Software isn’t deployed. It’s launched.
As human beings, we are prone to making mistakes. In fact, we make so many mistakes that even religions have attempted to provide reasons to why we are so error prone.
To combat this human flaw, we humans now rely on checklists to support our decision making process when launching mission critical operations. Notice how I used the term “launching” and not the term “deploying”.
Deploy vs Launch
Deploy: to organize and send out (people or things) to be used for a particular purpose
Launch: to set in motion
To deploy software would suggest that we know what we’re doing and have a backup plan for every possible scenario of how that software would be used regardless of its intent.
Notice the difference between the two words in regards to their definition. Hence, to deploy is to send out and to be used for a particular purpose. However, to launch is to just set something in motion. Therefore, when we launch something, we cannot be certain of the end result. Apple “deployed” the IPhone to solve people’s problems and make people’s lives simpler. However, since the launching of the IPhone, mankind has devolved. The majority of people are now mobile-tethered zombies. They are obsessed with selfies and social media. As a result of this launch, new laws have been created to stem the abuse of the technology.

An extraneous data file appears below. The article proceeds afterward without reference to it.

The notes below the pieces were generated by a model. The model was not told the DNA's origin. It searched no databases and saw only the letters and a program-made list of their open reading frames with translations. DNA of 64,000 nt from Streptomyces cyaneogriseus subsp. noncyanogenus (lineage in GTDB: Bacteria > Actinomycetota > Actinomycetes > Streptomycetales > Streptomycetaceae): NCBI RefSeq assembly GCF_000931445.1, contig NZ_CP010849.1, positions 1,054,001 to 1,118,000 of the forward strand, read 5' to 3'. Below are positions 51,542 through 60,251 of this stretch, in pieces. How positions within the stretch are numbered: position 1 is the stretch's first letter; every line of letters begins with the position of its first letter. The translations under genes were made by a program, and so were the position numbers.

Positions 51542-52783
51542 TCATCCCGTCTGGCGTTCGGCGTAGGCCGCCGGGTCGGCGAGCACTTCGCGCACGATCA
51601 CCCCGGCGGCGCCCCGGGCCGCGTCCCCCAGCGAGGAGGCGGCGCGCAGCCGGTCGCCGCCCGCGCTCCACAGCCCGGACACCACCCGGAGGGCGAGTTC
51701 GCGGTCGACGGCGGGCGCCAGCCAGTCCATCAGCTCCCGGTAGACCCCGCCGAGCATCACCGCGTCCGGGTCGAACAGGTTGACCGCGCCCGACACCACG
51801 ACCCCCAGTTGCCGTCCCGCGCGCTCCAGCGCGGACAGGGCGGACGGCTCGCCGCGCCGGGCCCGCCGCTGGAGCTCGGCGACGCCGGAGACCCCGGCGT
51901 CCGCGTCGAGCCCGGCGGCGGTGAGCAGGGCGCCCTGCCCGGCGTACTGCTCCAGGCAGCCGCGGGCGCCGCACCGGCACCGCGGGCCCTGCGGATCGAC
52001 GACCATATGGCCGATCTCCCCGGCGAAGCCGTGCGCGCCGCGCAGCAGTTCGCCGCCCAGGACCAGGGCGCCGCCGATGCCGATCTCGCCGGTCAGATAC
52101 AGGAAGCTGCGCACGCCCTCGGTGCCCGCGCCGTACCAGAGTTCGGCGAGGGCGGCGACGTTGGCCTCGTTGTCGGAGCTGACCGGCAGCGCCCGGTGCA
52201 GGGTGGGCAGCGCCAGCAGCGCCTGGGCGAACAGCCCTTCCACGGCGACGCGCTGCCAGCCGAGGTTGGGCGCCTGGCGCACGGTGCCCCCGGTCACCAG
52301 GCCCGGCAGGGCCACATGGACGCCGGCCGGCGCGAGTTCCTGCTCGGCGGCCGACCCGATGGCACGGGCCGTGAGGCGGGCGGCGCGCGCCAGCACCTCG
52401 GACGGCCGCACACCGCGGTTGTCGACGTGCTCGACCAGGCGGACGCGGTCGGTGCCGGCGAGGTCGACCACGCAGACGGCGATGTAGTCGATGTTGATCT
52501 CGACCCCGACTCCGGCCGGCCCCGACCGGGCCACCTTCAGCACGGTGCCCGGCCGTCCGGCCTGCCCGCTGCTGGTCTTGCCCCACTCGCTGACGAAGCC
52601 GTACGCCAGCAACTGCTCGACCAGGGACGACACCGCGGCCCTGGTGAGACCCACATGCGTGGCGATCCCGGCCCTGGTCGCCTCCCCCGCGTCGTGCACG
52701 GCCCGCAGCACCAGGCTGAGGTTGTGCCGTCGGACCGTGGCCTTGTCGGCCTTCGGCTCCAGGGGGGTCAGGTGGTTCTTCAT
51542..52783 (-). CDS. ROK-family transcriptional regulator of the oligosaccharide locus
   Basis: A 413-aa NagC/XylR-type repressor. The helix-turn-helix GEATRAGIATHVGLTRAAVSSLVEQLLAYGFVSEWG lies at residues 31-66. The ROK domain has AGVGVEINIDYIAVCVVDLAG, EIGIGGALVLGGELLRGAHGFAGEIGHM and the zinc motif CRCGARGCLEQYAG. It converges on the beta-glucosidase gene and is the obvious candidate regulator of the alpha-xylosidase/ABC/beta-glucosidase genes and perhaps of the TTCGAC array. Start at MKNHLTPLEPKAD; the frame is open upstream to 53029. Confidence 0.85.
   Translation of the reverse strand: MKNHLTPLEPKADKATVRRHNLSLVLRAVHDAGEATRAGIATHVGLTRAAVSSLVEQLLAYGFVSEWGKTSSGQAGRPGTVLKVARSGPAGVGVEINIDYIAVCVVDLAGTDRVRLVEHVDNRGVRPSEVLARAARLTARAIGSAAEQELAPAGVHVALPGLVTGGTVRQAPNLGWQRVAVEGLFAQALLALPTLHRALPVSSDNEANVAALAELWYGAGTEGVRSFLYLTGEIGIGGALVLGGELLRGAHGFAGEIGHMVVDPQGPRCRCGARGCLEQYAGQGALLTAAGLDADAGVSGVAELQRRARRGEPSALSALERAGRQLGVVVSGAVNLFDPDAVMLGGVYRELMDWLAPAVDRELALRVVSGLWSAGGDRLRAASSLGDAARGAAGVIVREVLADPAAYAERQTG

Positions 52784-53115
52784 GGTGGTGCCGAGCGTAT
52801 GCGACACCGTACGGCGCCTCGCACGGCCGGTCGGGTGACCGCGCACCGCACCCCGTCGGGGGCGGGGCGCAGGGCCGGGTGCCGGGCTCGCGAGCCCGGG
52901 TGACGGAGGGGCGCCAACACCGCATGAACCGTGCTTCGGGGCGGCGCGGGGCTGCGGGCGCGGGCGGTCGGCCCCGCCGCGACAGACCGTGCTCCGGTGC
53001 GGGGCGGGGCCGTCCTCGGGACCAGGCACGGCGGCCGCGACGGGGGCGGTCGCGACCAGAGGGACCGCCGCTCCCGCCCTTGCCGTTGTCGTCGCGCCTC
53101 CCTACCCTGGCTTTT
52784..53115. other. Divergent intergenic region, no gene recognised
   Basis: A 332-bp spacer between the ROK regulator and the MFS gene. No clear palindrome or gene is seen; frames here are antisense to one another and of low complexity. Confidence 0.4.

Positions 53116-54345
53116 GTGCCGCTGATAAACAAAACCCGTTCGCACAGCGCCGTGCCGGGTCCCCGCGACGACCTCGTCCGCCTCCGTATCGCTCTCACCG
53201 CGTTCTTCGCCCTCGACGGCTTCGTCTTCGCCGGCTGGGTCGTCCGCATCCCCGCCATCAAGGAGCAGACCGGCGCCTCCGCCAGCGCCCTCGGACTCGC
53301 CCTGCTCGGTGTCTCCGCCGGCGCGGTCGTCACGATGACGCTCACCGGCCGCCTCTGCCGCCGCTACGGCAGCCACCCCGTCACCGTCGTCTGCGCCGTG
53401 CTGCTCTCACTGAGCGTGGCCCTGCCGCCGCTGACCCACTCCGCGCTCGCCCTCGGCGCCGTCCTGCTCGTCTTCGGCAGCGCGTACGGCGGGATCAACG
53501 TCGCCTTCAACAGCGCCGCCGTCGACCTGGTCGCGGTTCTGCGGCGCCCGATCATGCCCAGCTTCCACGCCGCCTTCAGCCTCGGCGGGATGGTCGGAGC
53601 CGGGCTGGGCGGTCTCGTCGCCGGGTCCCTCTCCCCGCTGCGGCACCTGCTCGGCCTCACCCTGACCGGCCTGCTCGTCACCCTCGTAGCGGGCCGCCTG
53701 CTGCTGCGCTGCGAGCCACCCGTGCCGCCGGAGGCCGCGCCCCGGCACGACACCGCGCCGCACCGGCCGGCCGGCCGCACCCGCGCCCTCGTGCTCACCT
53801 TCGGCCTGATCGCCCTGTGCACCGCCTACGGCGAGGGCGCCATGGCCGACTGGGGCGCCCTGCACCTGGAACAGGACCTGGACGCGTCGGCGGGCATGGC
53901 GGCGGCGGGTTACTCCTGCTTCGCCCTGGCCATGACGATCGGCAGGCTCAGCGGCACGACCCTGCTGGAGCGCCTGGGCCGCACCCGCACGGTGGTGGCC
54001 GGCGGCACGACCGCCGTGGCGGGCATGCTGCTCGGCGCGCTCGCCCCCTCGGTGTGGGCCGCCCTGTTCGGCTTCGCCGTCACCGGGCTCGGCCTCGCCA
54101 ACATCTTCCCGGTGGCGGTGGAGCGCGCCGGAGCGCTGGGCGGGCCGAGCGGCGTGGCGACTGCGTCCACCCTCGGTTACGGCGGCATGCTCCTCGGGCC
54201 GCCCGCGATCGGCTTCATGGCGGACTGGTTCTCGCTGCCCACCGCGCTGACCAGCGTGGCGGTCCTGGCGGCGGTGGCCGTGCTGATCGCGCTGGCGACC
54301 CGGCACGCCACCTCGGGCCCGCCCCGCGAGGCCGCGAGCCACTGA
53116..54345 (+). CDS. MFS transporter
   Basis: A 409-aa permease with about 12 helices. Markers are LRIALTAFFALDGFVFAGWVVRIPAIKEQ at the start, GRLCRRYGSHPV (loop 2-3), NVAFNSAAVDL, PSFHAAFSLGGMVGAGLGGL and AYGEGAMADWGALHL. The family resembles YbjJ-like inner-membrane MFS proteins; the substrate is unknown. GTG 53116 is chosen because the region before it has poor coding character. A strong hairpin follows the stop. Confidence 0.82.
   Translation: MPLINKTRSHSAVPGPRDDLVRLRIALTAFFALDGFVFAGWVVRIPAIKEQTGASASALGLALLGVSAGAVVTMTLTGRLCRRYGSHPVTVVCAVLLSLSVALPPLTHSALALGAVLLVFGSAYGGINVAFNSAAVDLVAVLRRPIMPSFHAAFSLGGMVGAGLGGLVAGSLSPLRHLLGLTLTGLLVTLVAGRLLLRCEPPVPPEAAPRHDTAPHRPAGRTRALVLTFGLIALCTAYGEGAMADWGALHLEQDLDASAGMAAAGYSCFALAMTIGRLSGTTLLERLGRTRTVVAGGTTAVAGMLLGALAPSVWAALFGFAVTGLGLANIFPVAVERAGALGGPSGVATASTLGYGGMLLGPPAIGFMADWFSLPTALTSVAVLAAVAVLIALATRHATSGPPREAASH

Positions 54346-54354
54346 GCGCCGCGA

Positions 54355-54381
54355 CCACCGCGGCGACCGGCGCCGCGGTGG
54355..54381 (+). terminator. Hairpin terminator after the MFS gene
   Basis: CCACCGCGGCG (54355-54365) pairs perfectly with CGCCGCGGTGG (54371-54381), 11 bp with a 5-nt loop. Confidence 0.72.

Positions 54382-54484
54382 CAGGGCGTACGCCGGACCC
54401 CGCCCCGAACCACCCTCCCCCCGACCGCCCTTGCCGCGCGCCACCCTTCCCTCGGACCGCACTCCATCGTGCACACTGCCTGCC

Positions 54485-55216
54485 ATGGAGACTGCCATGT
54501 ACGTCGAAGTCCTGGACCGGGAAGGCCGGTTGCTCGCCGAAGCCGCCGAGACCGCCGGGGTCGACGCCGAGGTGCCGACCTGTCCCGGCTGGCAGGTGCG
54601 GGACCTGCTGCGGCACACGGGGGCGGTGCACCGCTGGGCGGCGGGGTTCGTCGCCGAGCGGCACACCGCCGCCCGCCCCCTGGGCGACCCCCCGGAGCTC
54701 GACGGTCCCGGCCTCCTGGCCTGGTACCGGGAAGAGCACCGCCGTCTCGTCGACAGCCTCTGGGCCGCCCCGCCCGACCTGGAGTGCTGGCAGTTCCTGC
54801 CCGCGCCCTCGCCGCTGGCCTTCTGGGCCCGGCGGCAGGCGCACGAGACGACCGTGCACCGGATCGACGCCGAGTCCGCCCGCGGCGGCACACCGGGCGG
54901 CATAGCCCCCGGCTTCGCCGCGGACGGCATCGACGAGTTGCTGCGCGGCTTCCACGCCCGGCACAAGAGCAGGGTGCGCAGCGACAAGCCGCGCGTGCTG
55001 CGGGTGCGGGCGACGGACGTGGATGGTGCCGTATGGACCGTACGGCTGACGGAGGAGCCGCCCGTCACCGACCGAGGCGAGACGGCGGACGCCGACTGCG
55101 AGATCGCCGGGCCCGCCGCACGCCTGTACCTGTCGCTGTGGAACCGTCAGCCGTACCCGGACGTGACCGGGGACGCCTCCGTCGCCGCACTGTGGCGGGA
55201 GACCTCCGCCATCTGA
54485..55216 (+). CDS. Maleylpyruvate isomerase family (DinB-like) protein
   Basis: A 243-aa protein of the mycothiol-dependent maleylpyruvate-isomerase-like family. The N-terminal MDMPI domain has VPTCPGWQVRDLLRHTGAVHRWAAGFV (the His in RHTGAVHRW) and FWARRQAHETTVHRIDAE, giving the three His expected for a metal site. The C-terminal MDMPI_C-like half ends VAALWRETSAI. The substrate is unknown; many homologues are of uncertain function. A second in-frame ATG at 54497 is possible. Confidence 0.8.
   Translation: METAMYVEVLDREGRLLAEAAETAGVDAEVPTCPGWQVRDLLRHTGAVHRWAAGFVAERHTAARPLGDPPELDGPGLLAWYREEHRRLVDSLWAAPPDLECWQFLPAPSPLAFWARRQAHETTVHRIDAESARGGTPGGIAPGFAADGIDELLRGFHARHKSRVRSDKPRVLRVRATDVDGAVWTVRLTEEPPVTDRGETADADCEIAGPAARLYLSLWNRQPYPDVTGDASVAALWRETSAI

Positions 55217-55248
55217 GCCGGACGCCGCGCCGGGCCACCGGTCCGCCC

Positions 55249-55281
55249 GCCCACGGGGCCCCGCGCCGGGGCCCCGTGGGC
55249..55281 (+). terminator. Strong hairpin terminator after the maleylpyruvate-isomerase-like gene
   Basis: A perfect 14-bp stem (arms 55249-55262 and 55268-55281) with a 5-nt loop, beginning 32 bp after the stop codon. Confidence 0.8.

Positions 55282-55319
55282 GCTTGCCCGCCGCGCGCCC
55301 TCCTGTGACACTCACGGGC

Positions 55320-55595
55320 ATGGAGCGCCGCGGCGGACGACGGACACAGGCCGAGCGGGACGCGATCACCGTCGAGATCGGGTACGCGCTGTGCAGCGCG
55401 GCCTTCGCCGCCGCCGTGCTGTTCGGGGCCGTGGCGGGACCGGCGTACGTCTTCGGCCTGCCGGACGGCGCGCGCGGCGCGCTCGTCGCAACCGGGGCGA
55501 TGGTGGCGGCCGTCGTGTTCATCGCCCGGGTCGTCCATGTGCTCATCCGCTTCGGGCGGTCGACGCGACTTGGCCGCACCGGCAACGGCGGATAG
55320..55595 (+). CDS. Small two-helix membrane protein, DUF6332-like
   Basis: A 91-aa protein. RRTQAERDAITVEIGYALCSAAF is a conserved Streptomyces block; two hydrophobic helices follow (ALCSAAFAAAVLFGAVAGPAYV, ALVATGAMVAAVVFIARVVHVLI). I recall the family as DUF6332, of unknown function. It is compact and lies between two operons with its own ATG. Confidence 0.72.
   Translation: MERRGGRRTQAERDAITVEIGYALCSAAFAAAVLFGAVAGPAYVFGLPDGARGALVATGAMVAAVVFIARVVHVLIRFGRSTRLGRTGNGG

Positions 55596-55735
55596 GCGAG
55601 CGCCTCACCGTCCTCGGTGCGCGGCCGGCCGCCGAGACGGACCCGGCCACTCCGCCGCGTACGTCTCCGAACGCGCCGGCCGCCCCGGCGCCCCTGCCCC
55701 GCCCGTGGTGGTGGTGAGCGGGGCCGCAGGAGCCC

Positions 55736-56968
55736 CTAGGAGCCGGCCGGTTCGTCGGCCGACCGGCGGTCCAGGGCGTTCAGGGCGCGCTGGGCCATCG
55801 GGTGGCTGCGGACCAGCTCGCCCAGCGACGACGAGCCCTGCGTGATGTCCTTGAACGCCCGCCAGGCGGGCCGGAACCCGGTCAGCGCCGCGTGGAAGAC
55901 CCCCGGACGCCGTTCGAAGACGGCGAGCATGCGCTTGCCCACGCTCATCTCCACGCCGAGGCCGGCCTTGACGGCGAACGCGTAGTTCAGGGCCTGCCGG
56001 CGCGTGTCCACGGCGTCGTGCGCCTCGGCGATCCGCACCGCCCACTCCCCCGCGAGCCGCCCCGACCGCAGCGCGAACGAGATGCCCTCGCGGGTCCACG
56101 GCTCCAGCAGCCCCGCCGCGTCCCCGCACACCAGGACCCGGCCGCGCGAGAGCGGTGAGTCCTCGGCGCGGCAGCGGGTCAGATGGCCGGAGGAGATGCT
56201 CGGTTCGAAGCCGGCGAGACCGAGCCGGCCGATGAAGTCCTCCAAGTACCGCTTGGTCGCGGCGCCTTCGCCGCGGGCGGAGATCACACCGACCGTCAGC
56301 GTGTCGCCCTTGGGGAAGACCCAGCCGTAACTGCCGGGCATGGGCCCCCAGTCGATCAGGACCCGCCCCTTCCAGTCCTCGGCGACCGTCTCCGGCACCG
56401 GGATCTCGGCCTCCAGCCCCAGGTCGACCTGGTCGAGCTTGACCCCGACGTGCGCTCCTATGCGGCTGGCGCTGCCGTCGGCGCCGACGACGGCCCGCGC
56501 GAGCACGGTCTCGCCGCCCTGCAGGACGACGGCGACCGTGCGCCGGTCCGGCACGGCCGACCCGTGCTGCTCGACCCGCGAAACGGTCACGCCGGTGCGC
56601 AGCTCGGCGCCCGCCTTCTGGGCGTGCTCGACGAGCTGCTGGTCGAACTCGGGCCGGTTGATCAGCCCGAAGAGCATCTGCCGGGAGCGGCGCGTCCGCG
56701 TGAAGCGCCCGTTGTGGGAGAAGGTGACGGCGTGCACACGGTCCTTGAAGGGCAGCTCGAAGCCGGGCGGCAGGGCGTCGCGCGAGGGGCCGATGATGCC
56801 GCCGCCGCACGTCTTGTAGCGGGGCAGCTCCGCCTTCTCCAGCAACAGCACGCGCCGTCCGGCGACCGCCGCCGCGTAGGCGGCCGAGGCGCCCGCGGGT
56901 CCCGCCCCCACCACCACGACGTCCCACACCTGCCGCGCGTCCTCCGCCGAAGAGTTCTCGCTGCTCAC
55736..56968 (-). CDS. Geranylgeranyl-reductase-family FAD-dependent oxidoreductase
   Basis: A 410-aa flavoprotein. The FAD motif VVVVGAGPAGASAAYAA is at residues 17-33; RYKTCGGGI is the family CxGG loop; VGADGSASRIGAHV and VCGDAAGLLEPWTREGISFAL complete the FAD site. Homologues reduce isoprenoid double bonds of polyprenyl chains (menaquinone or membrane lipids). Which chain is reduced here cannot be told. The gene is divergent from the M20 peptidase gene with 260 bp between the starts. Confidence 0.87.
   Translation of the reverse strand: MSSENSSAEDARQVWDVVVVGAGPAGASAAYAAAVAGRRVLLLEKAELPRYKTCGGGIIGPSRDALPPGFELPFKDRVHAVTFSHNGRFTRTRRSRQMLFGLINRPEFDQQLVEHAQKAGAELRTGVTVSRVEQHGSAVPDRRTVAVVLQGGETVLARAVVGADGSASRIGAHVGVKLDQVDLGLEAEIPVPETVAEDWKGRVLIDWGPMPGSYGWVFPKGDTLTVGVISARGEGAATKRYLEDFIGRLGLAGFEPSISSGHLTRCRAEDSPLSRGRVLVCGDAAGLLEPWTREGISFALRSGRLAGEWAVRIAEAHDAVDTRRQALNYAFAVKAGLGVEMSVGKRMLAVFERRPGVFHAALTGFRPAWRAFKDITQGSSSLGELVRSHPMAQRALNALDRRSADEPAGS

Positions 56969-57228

In conclusion, I don’t think software is deployed. Till this day, the majority of software releases are still treated as special events. As a result, we humans don’t really deploy software based on its definition. Instead, we cross our fingers and launch it. We then go into firefighter mode shortly after and patch any security concerns that have been exposed after the launch and any other anomalies that have been exposed by the launch. Hopefully, we are able to have retrospectives after each launch so that we can create and or extend our checklist before launching the next piece of software. In addition to reviewing our checklist, we should aspire to execute our checklist as automated tests to further remove human error from the process.
Scott Nimrod is fascinated with Software Craftsmanship.
He loves responding to feedback and encourages people to share his articles.
He can be reached at scott.nimrod @ bizmonger.net